Servant (noun): A person employed by another, especially to perform domestic duties.
Slave (noun): A person who is forced to work for another against their will.
Servant or Slave is an emotional insight into both the history and legacy of the domestic servitude forced upon Aboriginal people in Australia. Crucially confronting, the hidden reality of slavery existing throughout Australia's history is told through the stories of five women. Many thousands of girls were stolen as young children from their parents and placed in institutions to be trained as servants, with the 'aim of assimilation' into 'mainstream' Australian society.
Rita Wright, Violet West and sisters Adelaide Wenberg, Valerie Linow and Rita Wenberg share their firsthand accounts of officially sanctioned enslavement. Their stories reveal what was the true intent of the Australian government policy of 'protection' prevalent throughout the nineteenth and twentieth centuries.
Rita, Violet and the Wenberg sisters endured estrangement from their families, immense hardship, rape and torture, and were coerced into remaining silent, or even punished, for reporting mistreatment to the local police or institutional authorities. The women continue to live with the trauma of surviving these atrocities caused by the hand of the State. With the government exercising complete control over their wages, many Aboriginal girls and boys were effectively condemned to a treadmill of abuse, from which there was little hope of escape.
Dr Fiona Skyring, Dr Ros Kidd and Professor Larissa Behrendt provide expert testimonies supported by archival footage. Together, they provide evidence that from the early 1920s, Aboriginal wages were misappropriated by the government in order to cover their own liabilities. Sadly, these even included the cost of removing people to missions and reserves, as well as the forcible removal of children. Servant or Slave therefore reveals that through the misappropriation or theft of their wages, Aboriginal people unwillingly funded their own disenfranchisement.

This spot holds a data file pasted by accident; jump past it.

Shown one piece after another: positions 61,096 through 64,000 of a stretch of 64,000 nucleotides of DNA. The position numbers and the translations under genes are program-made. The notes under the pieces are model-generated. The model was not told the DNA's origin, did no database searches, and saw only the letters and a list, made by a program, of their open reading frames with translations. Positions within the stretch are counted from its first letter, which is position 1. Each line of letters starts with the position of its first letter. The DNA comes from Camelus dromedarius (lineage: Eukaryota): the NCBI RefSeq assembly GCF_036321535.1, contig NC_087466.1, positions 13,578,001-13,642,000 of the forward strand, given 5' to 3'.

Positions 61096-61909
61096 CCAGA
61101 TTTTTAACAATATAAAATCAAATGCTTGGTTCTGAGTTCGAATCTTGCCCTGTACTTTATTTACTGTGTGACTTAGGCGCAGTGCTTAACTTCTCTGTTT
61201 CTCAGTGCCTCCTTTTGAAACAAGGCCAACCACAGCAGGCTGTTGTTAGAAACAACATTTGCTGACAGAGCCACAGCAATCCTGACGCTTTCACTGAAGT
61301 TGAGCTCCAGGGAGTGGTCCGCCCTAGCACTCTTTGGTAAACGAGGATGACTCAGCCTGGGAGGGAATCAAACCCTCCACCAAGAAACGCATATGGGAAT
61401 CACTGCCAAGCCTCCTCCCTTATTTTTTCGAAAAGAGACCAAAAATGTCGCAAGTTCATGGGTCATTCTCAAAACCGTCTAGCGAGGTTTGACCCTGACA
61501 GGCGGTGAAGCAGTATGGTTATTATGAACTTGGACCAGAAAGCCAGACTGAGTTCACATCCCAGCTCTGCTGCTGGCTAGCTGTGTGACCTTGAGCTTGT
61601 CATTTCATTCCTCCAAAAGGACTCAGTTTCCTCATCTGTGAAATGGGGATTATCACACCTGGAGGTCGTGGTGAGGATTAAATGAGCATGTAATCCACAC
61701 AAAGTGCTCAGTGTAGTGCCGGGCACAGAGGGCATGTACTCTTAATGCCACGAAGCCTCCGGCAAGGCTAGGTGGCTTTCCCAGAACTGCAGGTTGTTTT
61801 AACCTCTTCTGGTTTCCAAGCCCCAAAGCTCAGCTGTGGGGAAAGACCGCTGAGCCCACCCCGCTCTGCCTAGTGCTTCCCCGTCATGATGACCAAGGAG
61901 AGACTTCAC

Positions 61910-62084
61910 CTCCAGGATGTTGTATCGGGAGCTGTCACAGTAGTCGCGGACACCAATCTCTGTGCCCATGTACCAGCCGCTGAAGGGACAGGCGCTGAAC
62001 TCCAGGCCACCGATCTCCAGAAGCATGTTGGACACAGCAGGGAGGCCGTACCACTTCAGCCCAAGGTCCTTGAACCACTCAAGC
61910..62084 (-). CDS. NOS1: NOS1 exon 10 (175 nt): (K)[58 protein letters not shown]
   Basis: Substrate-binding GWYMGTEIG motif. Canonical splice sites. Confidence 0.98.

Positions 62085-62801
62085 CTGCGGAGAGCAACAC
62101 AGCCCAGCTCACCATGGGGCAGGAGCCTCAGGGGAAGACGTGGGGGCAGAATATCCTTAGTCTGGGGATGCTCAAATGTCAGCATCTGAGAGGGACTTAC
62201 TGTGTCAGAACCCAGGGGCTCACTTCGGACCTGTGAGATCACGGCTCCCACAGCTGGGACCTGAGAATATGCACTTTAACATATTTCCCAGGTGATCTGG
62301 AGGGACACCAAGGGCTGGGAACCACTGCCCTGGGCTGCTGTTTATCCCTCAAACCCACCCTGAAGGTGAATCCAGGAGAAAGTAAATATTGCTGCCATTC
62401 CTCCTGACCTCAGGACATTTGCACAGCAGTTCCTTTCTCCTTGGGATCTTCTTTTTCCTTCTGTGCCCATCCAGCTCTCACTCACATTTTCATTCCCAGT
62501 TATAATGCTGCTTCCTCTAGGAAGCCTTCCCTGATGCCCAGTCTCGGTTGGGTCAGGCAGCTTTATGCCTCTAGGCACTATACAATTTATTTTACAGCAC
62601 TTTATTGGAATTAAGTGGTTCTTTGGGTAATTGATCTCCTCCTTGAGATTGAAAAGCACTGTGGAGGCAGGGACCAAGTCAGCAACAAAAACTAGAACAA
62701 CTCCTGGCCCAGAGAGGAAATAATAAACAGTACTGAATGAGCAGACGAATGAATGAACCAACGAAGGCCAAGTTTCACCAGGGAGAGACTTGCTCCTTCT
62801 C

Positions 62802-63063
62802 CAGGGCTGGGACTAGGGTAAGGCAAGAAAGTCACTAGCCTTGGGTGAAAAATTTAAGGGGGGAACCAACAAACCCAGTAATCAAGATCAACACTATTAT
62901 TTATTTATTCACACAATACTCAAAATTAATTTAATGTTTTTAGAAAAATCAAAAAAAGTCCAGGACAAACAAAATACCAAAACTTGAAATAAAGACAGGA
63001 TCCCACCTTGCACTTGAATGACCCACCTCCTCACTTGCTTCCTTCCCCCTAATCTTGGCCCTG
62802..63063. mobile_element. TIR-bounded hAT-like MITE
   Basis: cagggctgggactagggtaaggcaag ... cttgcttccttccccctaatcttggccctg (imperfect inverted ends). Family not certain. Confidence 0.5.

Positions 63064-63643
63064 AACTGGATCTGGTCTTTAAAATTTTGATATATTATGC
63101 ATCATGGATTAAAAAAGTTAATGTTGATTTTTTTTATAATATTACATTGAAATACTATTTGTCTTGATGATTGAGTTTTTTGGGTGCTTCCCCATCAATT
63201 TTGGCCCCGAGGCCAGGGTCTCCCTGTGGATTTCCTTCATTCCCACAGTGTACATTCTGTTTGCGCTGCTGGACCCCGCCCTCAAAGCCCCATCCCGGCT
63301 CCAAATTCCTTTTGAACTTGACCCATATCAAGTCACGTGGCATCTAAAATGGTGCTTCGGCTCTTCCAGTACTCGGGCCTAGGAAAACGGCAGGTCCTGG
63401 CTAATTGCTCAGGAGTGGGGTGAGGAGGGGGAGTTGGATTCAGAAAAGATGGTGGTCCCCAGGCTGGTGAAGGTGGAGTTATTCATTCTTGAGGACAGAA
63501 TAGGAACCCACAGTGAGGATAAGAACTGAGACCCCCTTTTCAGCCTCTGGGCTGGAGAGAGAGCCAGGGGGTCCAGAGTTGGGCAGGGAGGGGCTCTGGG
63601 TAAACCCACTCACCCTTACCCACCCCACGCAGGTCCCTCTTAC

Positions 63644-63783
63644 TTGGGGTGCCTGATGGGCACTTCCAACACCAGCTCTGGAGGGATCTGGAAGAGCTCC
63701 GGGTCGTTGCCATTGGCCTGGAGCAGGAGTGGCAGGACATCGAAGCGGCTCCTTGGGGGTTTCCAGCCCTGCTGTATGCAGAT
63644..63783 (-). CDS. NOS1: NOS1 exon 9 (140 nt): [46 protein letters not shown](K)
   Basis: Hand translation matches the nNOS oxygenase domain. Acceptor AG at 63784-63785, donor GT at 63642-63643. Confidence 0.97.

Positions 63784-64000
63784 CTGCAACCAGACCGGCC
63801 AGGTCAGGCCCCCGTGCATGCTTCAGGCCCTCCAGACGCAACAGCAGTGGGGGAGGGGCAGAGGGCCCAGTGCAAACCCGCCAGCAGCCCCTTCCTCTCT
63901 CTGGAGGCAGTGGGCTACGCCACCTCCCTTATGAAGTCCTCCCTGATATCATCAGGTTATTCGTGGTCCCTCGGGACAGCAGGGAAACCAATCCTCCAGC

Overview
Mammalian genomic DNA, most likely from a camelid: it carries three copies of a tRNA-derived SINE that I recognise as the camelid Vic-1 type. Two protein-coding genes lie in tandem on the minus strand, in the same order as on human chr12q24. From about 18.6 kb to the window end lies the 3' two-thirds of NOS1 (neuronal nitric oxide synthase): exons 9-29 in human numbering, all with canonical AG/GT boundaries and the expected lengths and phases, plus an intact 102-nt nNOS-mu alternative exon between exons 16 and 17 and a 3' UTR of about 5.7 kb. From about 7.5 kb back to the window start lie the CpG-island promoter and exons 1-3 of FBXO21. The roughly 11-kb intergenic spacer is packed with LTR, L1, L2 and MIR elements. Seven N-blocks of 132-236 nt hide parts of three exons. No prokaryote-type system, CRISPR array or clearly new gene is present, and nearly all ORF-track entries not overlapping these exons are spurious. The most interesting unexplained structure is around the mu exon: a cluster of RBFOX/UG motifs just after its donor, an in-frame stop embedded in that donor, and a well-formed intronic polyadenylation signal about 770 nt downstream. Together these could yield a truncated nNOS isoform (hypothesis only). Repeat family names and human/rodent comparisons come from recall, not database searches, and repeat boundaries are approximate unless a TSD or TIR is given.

These heartbreaking experiences shed light on a barely acknowledged part of modern Australia's history, the consequences of which are still felt today. All Australian Indigenous families have been affected by the systematic dispossession and injustices inflicted at the hands of government policy. As journalist Stan Grant stated in his address to the staff of the Department of the Prime Minister and Cabinet in 2016, 'You cannot separate [such suffering] from the malaise that sits at the heart of so many of the socioeconomic issues and the policy issues that we see today'. It is up to schools to ensure that these stories continue to be told, discussed and learned from in order to move towards healing the wounds of our recent history. Through acknowledgement, those still affected by the intergenerational harm caused by Australian government policy can be empowered. Equally, all students will be empowered by truly understanding the legacy Australia inherited as a nation from past injustices in order to move forward and promote change.
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